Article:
Meaning of hypocoristic in English:


Pronunciation /ˌhʌɪpə(ʊ)kəˈrɪstɪk/


  • Denoting or of the nature of a pet name or diminutive form of a name.

    ‘The hypocoristic types differ both in their affective/emotive connotations and in who uses them.’
    • ‘Consider the hypocoristic data in representing a common pattern in Arabic.’
    • ‘When one needs to call a young child, the hypocoristic form of the mother's name is used, e.g. ishaVeneth ‘Little Beneth’.’
    • ‘There is an infinite number of hypocoristic terms: anybody can either invent a new word or attribute a new affectionate meaning to a word.’
    • ‘I find being addressed by the hypocoristic somewhat startling in English conversation, especially when it's pronounced ‘Marcia.’’
    • ‘Most hotels have hypocoristic names which are the default with their regulars, and with locals who know the area well.’
    • ‘It is well known that this gave rise to the modern surname Meredith but outside of Wales few are aware of the hypocoristic form Bedo.’


  • A hypocoristic name or form.

    ‘This list tends to exclude these more obvious hypocoristics and focus on other kinds.’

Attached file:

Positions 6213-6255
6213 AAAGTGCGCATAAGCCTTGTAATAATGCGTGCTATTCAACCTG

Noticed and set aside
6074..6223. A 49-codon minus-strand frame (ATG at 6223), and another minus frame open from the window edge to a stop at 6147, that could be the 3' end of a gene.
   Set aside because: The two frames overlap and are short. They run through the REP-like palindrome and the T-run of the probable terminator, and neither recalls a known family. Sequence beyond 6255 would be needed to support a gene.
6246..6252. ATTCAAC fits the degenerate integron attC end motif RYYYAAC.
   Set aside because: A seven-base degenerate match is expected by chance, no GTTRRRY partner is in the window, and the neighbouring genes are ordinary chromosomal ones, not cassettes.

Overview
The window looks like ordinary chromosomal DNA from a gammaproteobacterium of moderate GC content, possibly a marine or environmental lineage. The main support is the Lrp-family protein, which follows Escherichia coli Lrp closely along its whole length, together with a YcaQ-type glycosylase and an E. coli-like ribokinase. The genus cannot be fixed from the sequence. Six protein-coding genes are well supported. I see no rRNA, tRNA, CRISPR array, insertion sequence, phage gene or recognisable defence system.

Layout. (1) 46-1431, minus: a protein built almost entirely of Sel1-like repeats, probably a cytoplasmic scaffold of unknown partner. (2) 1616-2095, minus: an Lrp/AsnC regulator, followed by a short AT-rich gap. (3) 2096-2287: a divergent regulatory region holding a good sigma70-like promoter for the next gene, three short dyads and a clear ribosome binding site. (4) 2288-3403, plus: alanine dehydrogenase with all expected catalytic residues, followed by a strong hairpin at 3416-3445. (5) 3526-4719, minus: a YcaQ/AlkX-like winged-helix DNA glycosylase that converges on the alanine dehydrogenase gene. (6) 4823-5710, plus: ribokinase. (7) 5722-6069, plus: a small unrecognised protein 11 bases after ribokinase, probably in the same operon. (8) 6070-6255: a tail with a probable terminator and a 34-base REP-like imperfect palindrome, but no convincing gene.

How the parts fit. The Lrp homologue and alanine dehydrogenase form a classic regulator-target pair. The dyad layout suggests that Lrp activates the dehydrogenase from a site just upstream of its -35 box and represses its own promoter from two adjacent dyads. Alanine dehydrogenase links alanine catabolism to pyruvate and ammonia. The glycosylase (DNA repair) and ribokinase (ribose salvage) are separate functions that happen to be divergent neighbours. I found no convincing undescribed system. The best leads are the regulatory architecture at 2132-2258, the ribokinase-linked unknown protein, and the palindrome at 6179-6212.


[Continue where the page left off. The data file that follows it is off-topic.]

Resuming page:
• ‘We will return to this problem after considering the general structural constraints on hypocoristics.’
    • ‘These formations are of a different type than the hypocoristics discussed in Benua under Output-Output constraints.’
    • ‘We show that the hypocoristics are based on the root consonants.’
    • ‘Living in France, being a morphologist, and having myself studied hypocoristics, I may give you some impressions on the matter.’
    • ‘And for hypocoristics, or diminutives of endearment, Jespersen makes the observation ‘that children will often add an i at the end of words.’’
    • ‘Here are some French hypocoristics, for this list of names.’
    • ‘So it appears that the formation of the hypocoristic takes place after the application of vowel harmony.’
    • ‘A hypocoristic is a lesser form of the given name used in more intimate situations, as a term of endearment, a pet name.’


Mid 19th century from Greek hupokorisma, from hupokorizesthai ‘play the child’, from hupo ‘under’ + korē ‘child’.